I got into an abusive relationship with running this fall. I used running to stamp out and escape from ordinary hardships. The result was running too fast, too far, too often. Without control or intention or passion. Eventually, I gave it up because it wasn’t sustainable.

I struggled to eat enough. Believing I couldn’t afford food proffers a lame excuse, though there is some truth to that. Some days I likely gained more calories from drinking than from solid food. I’m not proud of that.

I’m spending the duration of my winter break in Florida right now. I hadn’t run for weeks when I arrived, but I packed two pairs of running shoes and all my tank tops. I run every day. Sometimes I don’t get very far. But that leaves a task for tomorrow.

I have had the pleasure of eating scrambled eggs with cheese at breakfast, guacamole and chips, tempeh reubens with sauerkraut leftover from New Year’s, bleu cheese and strawberry salads, and Indian food. After surviving on the hummus from work for $3 a day, every day here is a fucking feast.

And yet, faced with the start of a new year and opportunities to do things differently, I actually resolved not to make resolutions. Not to beat myself up for failures of character last year. Not to set unrealistic expectations to become a better person this year. I don’t want to be a new person. I want to be more like the person I already am.

This is a continuation. I keep putting one foot in front of the other because I was a runner in 2015, and I’ll be damned if I’m not still a runner when 2017 knocks on the door.

The Dirty Dozen Gets Ironic

I was plugging away at social media yesterday morning when my braggadocio delivered a swift kick in the nuts.

I should have waited about 20 more minutes before posting, because while doing this very exercise at the end of my routine, my form crumbled and my back gave out.

….If only I’d stuck with the extra V-ups…..

[P.S. don’t be fooled by my lack of coordination, you really should give the Dirty Dozen a try if you want to stay one step ahead of running injuries!]

John had to drive me home from the gym, and he wondered incredulously why I would post that photo despite actually obtaining an injury from doing it. Yes, the insultingly ironic irony did not go unnoticed, and it’s almost hilarous…. except that now I’m stuck dealing with a totally lame, not-really-running-related-but-it-is-running-related injury.

A simple moment captured during happier times.

A simple moment captured during fully-functioning times.

I called up work and the Laramie Spine & Injury Clinic immediately. Work said don’t come in and the chiropractor said please do!  *High five!*

Takeaways from the session:

  1. I most likely probably hopefully didn’t herniate or blow anything. I have to treat this like an injury for a week or two anyway, even if I walk into my next appointment feeling great.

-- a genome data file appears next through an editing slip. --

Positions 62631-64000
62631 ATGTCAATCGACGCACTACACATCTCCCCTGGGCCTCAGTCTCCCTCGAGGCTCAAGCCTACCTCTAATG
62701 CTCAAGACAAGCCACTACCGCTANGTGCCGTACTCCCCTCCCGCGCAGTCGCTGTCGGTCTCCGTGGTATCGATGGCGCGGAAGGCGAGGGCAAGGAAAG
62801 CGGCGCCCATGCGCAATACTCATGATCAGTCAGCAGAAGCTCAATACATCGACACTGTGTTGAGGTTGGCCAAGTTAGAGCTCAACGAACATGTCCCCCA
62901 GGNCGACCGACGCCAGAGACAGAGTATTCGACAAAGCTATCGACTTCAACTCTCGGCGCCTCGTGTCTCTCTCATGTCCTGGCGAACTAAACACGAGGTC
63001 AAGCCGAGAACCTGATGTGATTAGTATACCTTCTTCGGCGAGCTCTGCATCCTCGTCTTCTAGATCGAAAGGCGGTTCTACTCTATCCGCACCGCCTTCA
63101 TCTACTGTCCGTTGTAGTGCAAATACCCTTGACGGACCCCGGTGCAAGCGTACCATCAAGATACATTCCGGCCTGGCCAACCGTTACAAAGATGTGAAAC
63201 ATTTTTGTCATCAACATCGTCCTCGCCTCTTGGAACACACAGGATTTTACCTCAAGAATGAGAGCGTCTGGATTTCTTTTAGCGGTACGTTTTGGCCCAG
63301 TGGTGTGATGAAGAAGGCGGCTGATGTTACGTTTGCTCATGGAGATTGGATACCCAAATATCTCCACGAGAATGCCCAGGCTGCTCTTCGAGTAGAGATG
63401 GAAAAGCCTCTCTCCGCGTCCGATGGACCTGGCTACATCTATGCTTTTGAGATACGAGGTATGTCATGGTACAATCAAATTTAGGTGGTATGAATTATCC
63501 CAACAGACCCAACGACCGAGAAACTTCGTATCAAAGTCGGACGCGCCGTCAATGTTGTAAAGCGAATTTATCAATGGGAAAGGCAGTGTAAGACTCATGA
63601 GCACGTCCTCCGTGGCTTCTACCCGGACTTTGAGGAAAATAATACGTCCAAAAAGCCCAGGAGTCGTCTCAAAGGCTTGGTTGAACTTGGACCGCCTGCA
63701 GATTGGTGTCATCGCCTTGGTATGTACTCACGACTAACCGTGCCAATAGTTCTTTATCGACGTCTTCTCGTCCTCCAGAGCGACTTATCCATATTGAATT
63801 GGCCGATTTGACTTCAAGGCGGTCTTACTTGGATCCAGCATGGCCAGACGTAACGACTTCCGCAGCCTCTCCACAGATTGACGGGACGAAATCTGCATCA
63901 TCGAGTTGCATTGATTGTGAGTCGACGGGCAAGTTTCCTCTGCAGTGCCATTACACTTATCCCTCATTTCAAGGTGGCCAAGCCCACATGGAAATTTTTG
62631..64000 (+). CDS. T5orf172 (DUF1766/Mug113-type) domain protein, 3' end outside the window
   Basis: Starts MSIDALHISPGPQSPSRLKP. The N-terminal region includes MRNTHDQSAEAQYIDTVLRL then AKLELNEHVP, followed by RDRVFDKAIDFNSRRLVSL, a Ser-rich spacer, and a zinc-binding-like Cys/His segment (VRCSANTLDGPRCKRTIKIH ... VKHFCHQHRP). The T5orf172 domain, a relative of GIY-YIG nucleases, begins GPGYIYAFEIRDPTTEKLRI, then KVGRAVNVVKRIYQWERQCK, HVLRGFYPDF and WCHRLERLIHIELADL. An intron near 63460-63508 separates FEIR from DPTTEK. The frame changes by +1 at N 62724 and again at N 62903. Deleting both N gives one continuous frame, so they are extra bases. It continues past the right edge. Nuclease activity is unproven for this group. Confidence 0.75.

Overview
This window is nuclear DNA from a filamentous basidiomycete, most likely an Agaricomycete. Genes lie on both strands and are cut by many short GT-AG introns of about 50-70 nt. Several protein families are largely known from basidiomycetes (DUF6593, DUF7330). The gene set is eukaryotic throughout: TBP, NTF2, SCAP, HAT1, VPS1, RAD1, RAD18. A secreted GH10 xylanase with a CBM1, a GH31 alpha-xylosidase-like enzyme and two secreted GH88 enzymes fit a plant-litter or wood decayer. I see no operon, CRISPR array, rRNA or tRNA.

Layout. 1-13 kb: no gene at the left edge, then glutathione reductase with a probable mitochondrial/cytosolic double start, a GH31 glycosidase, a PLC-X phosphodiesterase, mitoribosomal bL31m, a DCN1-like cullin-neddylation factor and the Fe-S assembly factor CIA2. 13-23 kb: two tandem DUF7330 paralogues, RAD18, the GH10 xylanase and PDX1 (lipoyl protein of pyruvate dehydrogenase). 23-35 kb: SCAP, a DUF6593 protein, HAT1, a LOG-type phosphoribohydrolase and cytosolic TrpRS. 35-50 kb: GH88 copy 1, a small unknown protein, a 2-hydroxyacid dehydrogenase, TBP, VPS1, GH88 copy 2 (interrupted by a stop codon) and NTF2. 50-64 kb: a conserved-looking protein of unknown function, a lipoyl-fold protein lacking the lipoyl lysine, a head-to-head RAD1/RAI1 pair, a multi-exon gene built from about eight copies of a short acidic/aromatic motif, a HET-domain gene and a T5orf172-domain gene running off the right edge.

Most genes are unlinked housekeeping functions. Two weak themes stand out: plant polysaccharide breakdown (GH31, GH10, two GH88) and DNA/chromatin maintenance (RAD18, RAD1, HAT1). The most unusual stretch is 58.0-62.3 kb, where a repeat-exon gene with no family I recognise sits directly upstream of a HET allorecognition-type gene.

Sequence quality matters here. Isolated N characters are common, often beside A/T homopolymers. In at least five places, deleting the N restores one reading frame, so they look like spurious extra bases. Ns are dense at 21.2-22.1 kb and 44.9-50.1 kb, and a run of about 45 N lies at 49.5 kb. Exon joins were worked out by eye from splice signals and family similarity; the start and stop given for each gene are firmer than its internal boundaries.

2. Don’t do yoga, stretch, or run for a few days, and definitely don’t do the 6-mile progressive tempo scheduled for Tues. [sad face]

When I arrived at home I embarked on my exercises. That is, lying on my back with my legs up at 90-degrees.

Who said exercise isn't fun?

Who said exercise isn’t fun? (Photo: NOT taken with an iPhone 6)

Every 45-60 minutes I got up, did some rounds of cat/camel, got out the foam roller, and took a walk around the block before repeating the whole cycle.

Not bored at all...

Not bored at all…

By the 3rd or 4th walk, things were starting to feel looser. Today, I could imagine myself aqua jogging. I really could. I’m going to stick with the *whimsically optimistic* mind frame that when I wake up tomorrow I for my follow-up session I will feel kick-ass and get cleared to run by the weekend. That is the timeframe we are dealing with. Ibuprofen is my friend and so is this beast.

The best foam roller I have ever used. Pinky swear!

The best foam roller I have ever used. Pinky swear!

This is a total bummer for obvious reasons, but to further add insult to injury I just took 2ish weeks off after the “half marathon” and the last thing I want is more time off because I was looking forward to moving on with training. Oh well… as I repeat to myself often: One step back now is better than three weeks off… or whatever. Monday’s malfunction just feels totally idiotic. Way to go, hot-shot! 

Over the weekend I ran a tiny local 10k for a social justice charity. The previous night, I stayed at work much later than I was anticipating, so I was undeniably tired when I showed up to run at 8am. Still having no idea what to expect of an “all-out” 10k in Laradise [yes, the 7000+ ft of altitude you can enjoy here will NEVER stop being an excuse for mediocrity], I deferred to a scaled-back plan where if Mile 1 felt shitty I would default to a fartlek workout.

And it played out better that way, I think. Mile 1 was OK but in all honesty I don’t think I was ready, on that day, to hold it. So I tempo’ed the first 10 minutes at that pace, then ran 1 min on/1 min off intervals until I hit the last mile and promptly tempo’ed to the finish.

It was sweltering. And despite feeling like I was flat-out shuffling during my minutes off, I averaged 6:49 for the whole event and finished first on the women’s side. I was pleased and looking forward to my next workout so, seriously, if I had the ROM I would be kicking myself so hard right now.